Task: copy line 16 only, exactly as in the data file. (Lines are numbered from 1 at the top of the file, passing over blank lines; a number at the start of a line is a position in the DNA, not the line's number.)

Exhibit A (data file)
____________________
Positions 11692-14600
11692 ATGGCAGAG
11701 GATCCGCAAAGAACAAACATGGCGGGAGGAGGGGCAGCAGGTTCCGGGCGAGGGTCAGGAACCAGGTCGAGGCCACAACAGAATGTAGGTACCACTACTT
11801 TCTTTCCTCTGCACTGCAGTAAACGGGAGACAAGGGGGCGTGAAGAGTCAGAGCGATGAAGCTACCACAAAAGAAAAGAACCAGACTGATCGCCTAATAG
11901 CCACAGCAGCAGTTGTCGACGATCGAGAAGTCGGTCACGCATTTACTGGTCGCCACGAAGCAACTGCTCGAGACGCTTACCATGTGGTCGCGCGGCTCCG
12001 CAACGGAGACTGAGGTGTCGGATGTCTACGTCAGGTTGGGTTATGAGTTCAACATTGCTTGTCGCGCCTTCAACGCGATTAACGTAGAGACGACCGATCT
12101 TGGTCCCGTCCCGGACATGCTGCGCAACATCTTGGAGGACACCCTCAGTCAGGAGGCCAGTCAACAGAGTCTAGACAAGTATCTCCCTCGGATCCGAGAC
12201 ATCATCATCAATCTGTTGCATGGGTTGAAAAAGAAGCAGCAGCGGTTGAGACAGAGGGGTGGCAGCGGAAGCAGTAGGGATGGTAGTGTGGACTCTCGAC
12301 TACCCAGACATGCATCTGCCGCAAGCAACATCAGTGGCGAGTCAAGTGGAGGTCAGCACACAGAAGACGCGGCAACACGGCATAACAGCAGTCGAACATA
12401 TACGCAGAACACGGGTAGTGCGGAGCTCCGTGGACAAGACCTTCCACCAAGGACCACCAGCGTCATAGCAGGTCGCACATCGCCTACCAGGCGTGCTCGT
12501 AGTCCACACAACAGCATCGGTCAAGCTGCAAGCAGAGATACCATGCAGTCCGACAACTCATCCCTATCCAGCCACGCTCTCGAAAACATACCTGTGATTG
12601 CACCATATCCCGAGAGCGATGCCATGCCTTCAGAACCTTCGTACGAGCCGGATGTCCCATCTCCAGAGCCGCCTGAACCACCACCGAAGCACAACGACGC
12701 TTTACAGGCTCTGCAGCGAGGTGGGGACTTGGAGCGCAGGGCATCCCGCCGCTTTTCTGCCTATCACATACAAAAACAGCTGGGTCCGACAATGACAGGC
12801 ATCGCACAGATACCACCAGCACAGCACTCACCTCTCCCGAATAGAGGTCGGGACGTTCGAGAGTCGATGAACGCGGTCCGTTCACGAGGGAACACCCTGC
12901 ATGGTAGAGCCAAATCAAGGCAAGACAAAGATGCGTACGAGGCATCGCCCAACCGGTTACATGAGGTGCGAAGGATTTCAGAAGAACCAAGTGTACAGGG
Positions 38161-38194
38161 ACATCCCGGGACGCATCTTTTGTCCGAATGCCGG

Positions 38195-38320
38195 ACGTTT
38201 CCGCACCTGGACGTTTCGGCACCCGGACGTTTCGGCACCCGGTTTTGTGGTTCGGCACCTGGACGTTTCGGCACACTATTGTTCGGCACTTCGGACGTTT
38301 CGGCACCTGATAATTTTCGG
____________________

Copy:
Positions 38161-38194